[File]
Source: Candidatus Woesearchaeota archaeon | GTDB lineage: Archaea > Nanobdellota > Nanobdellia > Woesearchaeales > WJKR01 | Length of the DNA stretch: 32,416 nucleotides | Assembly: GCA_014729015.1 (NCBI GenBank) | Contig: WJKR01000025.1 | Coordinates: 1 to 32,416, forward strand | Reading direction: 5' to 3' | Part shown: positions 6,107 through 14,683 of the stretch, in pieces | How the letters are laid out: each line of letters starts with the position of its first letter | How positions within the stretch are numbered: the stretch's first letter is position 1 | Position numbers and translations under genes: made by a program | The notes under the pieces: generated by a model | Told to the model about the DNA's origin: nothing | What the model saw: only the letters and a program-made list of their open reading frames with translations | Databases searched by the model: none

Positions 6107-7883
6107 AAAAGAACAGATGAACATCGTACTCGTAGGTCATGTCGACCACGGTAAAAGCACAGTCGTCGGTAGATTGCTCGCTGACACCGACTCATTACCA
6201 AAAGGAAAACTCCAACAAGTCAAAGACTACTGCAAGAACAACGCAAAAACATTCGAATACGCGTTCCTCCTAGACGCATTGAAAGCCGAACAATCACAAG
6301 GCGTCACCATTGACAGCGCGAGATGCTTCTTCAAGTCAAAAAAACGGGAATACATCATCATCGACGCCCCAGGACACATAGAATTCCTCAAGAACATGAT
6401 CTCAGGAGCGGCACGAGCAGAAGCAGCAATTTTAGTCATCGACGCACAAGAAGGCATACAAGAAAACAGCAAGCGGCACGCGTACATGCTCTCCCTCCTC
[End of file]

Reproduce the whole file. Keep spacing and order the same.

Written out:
Source: Candidatus Woesearchaeota archaeon | GTDB lineage: Archaea > Nanobdellota > Nanobdellia > Woesearchaeales > WJKR01 | Length of the DNA stretch: 32,416 nucleotides | Assembly: GCA_014729015.1 (NCBI GenBank) | Contig: WJKR01000025.1 | Coordinates: 1 to 32,416, forward strand | Reading direction: 5' to 3' | Part shown: positions 6,107 through 14,683 of the stretch, in pieces | How the letters are laid out: each line of letters starts with the position of its first letter | How positions within the stretch are numbered: the stretch's first letter is position 1 | Position numbers and translations under genes: made by a program | The notes under the pieces: generated by a model | Told to the model about the DNA's origin: nothing | What the model saw: only the letters and a program-made list of their open reading frames with translations | Databases searched by the model: none

Positions 6107-7883
6107 AAAAGAACAGATGAACATCGTACTCGTAGGTCATGTCGACCACGGTAAAAGCACAGTCGTCGGTAGATTGCTCGCTGACACCGACTCATTACCA
6201 AAAGGAAAACTCCAACAAGTCAAAGACTACTGCAAGAACAACGCAAAAACATTCGAATACGCGTTCCTCCTAGACGCATTGAAAGCCGAACAATCACAAG
6301 GCGTCACCATTGACAGCGCGAGATGCTTCTTCAAGTCAAAAAAACGGGAATACATCATCATCGACGCCCCAGGACACATAGAATTCCTCAAGAACATGAT
6401 CTCAGGAGCGGCACGAGCAGAAGCAGCAATTTTAGTCATCGACGCACAAGAAGGCATACAAGAAAACAGCAAGCGGCACGCGTACATGCTCTCCCTCCTC